Culture and environment have conditioned us to eat for a variety of reasons. We eat during the holidays, when we are happy, depressed, angry, bored, anxious, and in many types of social settings.
Eating for nutrition plays only a small part in the reason’s individuals eat. “Head hunger” results when an individual wants to eat for any reason other than being hungry. When you experience “head hunger” drink water, go for a walk, read a book, learn a new hobby, or clean your house. Do anything that will divert you from old patterns of eating that have no relation to nutrition. The sensation will be short lived, but the satisfaction of not giving into temptations will be much greater.
The amount of food that you can consume after surgery is approximately two ounces. Over time you may be able to tolerate more food. Always measure your food and eat it slowly. Patients should take twenty to thirty minutes to eat and stop at the first sign of fullness to avoid stomach discomfort, nausea or vomiting. If you don’t experience fullness, stop eating after your measured portion is consumed.
Meal planning is a crucial component of continued success. Planning your meals in advance assures that appropriate food selections are on hand and accessible for proper nutrition. Lack of planning can lead to the consumption of fast food or foods that are high in carbohydrates. Center meals on nutrition only, eat to live not live to eat.
Plan your meals and move on to some productive non-food related activity. Often patients will spend much time and energy figuring out ways to eat during their recovery. In the long run this does have the potential to undermine your success. Rather than finding ways to eat, increase your water consumption.
Follow the 70/30 rule. Meals and snacks should be 70% protein dense foods, and 30% vegetables. Again, you will want to avoid simple carbohydrates as they are known to slow weight loss and can interfere with maintenance and may induce the “dumping syndrome” in some Gastric Bypass patients.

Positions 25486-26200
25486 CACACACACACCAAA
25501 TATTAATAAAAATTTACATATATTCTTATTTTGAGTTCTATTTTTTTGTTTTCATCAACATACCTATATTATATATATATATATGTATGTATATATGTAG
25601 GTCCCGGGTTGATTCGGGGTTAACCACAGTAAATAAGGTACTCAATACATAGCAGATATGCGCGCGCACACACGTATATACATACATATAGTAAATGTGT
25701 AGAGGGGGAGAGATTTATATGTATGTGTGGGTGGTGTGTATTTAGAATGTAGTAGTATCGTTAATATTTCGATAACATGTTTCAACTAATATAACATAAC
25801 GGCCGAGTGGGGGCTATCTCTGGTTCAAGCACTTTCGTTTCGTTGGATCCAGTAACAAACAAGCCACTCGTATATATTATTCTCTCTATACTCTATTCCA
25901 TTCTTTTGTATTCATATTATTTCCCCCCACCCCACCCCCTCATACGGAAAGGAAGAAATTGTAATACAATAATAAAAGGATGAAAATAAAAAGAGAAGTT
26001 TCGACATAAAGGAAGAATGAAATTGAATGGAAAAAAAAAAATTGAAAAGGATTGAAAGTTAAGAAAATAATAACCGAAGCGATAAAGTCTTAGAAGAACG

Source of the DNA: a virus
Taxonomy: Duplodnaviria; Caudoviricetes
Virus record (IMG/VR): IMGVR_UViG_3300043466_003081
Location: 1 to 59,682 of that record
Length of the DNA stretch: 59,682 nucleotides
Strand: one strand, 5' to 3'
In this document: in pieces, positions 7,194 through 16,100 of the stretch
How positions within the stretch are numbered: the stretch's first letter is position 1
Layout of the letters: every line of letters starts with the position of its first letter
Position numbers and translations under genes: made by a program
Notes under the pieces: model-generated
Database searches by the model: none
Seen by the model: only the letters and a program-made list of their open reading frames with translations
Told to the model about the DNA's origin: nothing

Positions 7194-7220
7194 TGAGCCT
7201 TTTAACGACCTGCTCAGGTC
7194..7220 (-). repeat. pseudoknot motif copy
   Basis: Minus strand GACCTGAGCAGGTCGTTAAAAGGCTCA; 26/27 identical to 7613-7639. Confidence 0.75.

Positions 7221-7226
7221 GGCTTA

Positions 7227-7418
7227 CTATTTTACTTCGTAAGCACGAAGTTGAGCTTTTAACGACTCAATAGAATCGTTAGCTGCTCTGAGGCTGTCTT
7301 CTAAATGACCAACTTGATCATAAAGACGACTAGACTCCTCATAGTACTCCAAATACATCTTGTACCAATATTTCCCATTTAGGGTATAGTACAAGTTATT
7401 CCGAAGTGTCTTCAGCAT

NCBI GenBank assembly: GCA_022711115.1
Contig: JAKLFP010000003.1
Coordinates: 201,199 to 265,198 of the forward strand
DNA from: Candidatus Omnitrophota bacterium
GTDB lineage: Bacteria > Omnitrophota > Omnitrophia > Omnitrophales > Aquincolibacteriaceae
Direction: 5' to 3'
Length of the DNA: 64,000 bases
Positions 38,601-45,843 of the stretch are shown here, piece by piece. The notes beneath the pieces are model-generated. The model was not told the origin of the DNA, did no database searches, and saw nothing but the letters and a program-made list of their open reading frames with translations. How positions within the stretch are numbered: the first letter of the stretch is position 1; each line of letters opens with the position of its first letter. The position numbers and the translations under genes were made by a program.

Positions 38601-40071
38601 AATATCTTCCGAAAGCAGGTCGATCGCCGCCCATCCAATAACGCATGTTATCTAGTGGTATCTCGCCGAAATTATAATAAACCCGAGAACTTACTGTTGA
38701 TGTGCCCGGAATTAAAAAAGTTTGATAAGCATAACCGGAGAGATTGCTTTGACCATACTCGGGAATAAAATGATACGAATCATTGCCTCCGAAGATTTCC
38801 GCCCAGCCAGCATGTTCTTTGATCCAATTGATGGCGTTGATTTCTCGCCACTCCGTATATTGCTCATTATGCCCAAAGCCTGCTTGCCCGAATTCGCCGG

You should also be eating three meals a day. Two planned protein snacks are okay if you’ve increased your exercise for the day or experience low blood sugar. Snacks are one ounce portions and should consist of high protein foods such as:
- String cheese
- Beef jerky
- Cheddar cheese
- Deli meats
Eat meals and snacks at regular scheduled intervals. Try not to randomly graze or delay mealtime. Planning and measuring your meals and snacks are very beneficial.
The initial size of your pouch/sleeve will allow approximately two to four-ounce meals. Around six to nine months after surgery patients may become concerned because they can eat more. Concerns emerge that they may have ruined their surgery and are going to fail and regain their weight. If this is your experience take a deep breath and relax. Your pouch has just matured and will serve you well if you utilize it as a tool to control your weight. Continue to limit your portions. Don’t overeat your pouch by consuming more than six to eight-ounces of food per meal.
When you feel or think of the need to eat, just for the pleasure of eating, remind yourself that you eat for nutritional purposes. When “Head Hunger”  hits you develop a strategy to avoid this behavior. The best way to help with this is to simply drink water.
Try developing an “emergency kit,” filled with disaster diversion ideas/activities that you can go to so you will avoid raiding the kitchen. Ideas include finding a book at the library, or going into a room and finding things to throw away. Make them fun, creative, and easy to do right at that moment of weakness.
If you have any food questions or concerns, give our office a call at (801) 268-3800.
If you need help with nutrition or help with overcoming old habits, don’t feel ashamed to ask for help. Call our office at (801) 268-3800, and we can give you referrals to dieticians and psychologists who can help.
Rocky Mountain Associated Physicians
1160 East 3900 South, Suite 4100
SLC, UT 84124